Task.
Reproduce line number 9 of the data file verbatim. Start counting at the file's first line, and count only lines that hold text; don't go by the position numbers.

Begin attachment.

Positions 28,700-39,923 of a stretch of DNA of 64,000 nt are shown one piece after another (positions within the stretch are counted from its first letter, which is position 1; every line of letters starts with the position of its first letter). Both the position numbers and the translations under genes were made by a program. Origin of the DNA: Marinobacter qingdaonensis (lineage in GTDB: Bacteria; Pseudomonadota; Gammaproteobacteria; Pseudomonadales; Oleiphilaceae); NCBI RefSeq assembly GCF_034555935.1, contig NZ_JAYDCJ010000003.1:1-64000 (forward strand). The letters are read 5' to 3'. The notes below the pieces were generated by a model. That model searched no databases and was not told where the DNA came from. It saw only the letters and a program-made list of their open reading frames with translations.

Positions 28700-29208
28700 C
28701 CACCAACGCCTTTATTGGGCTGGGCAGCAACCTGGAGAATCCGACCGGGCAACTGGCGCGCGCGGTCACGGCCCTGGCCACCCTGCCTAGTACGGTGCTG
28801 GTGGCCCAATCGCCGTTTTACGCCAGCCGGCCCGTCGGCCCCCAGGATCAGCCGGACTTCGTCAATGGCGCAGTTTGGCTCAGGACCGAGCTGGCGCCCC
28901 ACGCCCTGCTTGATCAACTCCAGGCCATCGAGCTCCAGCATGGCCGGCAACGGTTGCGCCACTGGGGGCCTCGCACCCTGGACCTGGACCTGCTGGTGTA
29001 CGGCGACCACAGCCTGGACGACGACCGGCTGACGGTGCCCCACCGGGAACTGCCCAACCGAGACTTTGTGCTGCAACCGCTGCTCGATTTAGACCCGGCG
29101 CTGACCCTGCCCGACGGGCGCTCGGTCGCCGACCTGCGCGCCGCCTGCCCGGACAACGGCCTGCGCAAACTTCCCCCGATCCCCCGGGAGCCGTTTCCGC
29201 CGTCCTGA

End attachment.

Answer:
29201 CGTCCTGA